This article, "Internal auditors prepare for post-pandemic risks," originally appeared on

Internal auditors are keeping a close eye on emerging risks as the COVID-19 pandemic continues, with cybersecurity at the top of the priority list.

A new survey by AuditBoard, a provider of cloud-based audit, risk and compliance management technology, polled a group of 180 internal audit leaders and found that cybersecurity and data protection are considered to be top risks by 90% of the respondents. Organizations are facing unrelenting cyberattacks. Other emerging risks involve the labor shortage, third-party oversight, regulatory changes and business continuity.

The pivot to reliance on remote workers during the pandemic has brought some advantages, according to the report, including greater use of the latest technology, but also challenges, particularly when it comes to maintaining relationships in the organization and retaining talent.

Other risks include economic conditions; third-party risks; environmental sustainability concerns; diversity, equity and inclusion; all emerging as particular areas of focus for companies over the next few years.

“COVID-19 created what is arguably the greatest disruption for organizations as well as for internal auditors, due to their enterprise-wide role,” said AuditBoard senior internal audit advisor Richard Chambers, the former president and CEO of the Institute of Internal Auditors, who authored the report. “The pandemic heightened risks in virtually every facet of enterprise operations. We’re glad to see that internal auditors have met many of the challenges through transformation and resiliency.”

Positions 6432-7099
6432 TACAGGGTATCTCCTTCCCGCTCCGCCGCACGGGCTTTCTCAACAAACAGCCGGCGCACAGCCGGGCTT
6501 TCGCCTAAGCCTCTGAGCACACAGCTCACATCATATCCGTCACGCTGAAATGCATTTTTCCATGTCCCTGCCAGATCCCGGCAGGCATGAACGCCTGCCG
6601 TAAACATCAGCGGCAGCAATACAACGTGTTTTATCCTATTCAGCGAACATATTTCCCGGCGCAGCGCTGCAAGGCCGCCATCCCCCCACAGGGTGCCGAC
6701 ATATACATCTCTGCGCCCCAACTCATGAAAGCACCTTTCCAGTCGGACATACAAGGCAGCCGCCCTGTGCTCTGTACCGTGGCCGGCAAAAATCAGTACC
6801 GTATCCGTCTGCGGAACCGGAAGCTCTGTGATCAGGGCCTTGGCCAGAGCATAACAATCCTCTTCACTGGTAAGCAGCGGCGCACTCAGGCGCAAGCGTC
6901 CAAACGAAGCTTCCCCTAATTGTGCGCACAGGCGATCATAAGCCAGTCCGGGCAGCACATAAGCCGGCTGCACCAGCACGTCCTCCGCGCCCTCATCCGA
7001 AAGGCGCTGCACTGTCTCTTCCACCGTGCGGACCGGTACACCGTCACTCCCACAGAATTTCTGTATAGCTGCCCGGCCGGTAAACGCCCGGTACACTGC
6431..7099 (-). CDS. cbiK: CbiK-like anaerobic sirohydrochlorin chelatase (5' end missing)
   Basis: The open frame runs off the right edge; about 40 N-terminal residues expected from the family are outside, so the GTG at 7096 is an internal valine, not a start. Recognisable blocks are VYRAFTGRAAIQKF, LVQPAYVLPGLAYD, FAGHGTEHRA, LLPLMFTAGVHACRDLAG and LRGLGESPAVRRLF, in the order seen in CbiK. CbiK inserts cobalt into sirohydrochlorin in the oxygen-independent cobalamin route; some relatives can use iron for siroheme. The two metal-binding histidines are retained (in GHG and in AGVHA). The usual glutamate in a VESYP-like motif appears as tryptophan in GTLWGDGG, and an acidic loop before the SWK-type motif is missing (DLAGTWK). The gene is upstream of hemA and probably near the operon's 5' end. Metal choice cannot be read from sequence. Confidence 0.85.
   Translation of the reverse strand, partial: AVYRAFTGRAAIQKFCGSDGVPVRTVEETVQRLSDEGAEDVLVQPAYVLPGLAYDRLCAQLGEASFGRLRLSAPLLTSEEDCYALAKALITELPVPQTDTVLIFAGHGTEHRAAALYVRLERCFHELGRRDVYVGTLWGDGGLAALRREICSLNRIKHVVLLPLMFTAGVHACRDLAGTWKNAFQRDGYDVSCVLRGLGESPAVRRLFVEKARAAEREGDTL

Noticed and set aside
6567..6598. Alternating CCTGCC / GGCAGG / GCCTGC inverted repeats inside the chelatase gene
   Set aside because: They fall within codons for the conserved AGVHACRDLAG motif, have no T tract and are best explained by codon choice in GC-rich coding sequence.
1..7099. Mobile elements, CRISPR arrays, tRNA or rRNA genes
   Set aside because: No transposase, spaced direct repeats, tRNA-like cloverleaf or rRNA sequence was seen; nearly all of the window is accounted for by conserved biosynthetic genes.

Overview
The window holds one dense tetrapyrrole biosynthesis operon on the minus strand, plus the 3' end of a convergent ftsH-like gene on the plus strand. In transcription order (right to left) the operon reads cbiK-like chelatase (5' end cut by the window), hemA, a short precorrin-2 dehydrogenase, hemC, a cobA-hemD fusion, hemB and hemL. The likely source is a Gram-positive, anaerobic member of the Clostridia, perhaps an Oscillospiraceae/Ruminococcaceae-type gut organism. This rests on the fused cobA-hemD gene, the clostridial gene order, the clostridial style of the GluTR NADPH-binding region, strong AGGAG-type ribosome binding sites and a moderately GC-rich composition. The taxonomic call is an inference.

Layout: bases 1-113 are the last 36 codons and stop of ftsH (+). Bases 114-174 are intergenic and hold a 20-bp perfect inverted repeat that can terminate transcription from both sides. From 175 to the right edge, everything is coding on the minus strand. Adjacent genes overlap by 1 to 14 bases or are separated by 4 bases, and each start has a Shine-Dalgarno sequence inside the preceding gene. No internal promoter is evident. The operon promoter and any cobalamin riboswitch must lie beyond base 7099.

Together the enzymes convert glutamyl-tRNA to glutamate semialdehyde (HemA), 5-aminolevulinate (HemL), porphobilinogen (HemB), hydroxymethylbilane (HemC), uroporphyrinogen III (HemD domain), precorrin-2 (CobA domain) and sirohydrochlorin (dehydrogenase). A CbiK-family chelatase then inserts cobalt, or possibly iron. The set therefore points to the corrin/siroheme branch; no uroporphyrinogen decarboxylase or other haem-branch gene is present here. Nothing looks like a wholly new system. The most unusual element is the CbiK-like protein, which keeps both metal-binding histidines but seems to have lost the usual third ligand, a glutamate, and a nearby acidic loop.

The survey indicated that internal audit is responding to new and existing challenges by increasing its resources, a trend that’s anticipated to continue through at least 2025. In 2021, twice as many internal audit leaders (36%) reported budget increases compared with those reporting declines (18%), and nearly three times as many (29%) increased staff as decreased staff (10%). Over the next two years, 52% predict budget increases and 46% expect to expand their teams, with an emphasis on highly sought skills.

Other findings of the “2022 Focus on the Future” report include:

  • Analytical/critical thinking and communications ranked as the top two “critical skills” necessary for effective internal auditing, with more attention being placed on cybersecurity, data mining/analytics and business acumen.
  • 51% of internal audit leaders hired remote staff during the past 18 months, while 26% saw their team members “poached” by other organizations.
  • 40% of the respondents believe remote operations weakened some relationships between internal audit and stakeholders within the organization, leading to more refinement of their communication and assessment strategies.
  • Over 80% of internal auditors increased their use of specific technologies to improve their work, especially in the areas of data extraction/analysis and cloud-based audit